Gardens in many parts of the U.S.A. may be full of that red clay soil that produces small plants. So you can make compost to help your vegetables grow by recycling your food, hair, and paper garbage, including all that dog and cat hair. Instead of throwing a lot of garbage away, if it’s not hazardous to your edible plants, compost it to fertilize vegetables, fruit, and trees in your yard or plant containers.
Your food garbage such as egg shells and coffee grounds make great compost to fertilize fruit trees and vegetables in your yard. The reason is the nitrogen in the egg shells and coffee grounds. Also egg shells are rich in calcium.
The coffee grounds also can be used directly in the garden to make a lightweight mulch. Crush the egg shells before you put them around your fruit trees and other edible plants. The crushed egg shells also repel snails and slugs from your plants. See Composting Blog » Blog Archive » Tips for Composting Eggshells.
There are more than 100 food items you can compost for green health. See the site, 163 Things You Can Compost. Even old newspapers can be composted for your yard or garden.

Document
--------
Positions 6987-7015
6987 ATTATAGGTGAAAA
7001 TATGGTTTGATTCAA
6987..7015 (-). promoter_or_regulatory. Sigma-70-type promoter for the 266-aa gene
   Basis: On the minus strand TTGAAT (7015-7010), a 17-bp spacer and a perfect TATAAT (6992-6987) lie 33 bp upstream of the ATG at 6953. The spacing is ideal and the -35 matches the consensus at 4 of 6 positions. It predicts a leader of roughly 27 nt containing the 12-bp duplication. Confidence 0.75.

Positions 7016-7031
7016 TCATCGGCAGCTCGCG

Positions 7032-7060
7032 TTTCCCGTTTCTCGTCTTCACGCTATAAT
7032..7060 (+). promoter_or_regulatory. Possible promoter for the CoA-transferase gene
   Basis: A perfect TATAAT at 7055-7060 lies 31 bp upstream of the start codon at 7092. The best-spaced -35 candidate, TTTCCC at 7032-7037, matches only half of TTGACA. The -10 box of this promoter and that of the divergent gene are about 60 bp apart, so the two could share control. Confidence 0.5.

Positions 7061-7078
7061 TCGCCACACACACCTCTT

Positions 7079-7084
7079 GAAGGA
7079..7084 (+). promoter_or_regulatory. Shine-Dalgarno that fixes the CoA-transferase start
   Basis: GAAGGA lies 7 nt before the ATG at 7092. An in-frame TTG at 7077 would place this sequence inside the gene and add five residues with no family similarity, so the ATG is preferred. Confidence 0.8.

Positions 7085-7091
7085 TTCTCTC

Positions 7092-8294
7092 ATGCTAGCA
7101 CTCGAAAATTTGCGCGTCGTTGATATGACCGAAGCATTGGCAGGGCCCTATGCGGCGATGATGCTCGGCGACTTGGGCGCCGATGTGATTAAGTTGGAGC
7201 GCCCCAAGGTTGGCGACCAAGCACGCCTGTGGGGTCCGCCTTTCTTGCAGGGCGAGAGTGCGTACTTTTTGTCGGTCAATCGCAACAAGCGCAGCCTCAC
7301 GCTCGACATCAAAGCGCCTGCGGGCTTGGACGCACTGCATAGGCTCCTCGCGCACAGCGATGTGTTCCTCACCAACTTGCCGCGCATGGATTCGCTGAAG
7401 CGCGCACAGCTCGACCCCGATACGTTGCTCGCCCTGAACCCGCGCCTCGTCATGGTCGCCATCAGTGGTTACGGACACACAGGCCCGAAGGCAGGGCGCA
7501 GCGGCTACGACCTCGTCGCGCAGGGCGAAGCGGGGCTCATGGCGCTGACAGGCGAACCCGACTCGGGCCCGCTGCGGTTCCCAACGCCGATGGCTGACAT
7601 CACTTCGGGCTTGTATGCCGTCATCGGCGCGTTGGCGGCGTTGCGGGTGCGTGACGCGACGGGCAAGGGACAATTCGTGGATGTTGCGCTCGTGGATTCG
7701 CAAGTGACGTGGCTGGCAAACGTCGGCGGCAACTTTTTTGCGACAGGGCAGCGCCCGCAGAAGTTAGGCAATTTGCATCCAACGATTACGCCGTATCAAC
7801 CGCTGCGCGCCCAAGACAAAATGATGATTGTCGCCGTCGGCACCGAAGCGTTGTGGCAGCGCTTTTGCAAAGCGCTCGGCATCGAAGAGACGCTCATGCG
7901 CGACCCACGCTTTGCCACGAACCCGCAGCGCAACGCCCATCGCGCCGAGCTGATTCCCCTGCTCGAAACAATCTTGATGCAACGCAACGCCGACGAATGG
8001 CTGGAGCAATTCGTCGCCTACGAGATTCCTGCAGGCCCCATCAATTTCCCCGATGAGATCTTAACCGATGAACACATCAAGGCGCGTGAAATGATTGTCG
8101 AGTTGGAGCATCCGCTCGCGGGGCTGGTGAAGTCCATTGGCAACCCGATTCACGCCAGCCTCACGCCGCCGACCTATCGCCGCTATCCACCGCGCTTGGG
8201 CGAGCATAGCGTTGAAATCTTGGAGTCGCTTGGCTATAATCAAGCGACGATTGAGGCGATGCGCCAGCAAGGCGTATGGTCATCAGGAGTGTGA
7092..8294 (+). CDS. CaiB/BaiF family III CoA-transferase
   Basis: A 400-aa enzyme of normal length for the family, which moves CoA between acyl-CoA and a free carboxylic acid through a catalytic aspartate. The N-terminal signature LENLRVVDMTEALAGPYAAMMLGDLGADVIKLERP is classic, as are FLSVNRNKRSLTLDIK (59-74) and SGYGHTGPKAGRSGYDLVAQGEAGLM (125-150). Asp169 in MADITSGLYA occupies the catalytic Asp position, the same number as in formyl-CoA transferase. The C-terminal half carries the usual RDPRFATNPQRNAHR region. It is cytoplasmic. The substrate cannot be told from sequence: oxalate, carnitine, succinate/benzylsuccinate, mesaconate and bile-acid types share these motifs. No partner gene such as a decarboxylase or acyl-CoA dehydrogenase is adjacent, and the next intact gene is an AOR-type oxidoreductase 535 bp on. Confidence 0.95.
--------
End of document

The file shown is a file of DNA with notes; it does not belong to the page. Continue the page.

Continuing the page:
Besides animal and chicken manure, potato peelings, burlap bags, paper towels, sawdust, fruit peelings, face tissues, tobacco waste, nail clippings, Ivory soap scraps, fish bones, and grocery receipts, there are 163 garbage items listed, including old watch bands (but not watches containing hazardous wastes) that you can turn into compost to fertilize your garden. But don’t compost any type of hazardous waste containing lead, mercury, or perchchlorate in watches, for example. For green health’s sake compost the old popcorn, hair, and Sunday comics instead.
Also check out my other nutrition, health, or cultural media columns such as my Sacramento Healthy Trends Examiner Column, Sacramento Holistic Family Health Examiner Column, Sacramento Media & Culture Column, and my national columns: National Senior Health Examiner column, National Children’s Nutrition Examiner Column, and National One-Pot Meals Examiner column.
Follow Anne Hart’s various Examiner articles on nutrition, health, and culture on this Facebook site and/or this Twitter site. Also see some of Anne Hart’s 91 paperback books at: iUniverse, and Career Press. Or see the author’s website.
For more info: browse my books, How Nutrigenomics Fights Childhood Type 2 Diabetes & Weight Issues (2009) or Predictive Medicine for Rookies (2005). Or see my books, How to Safely Tailor Your Foods, Medicines, & Cosmetics to Your Genes (2003) or How to Open DNA-driven Genealogy Reporting & Interpreting Businesses. (2007).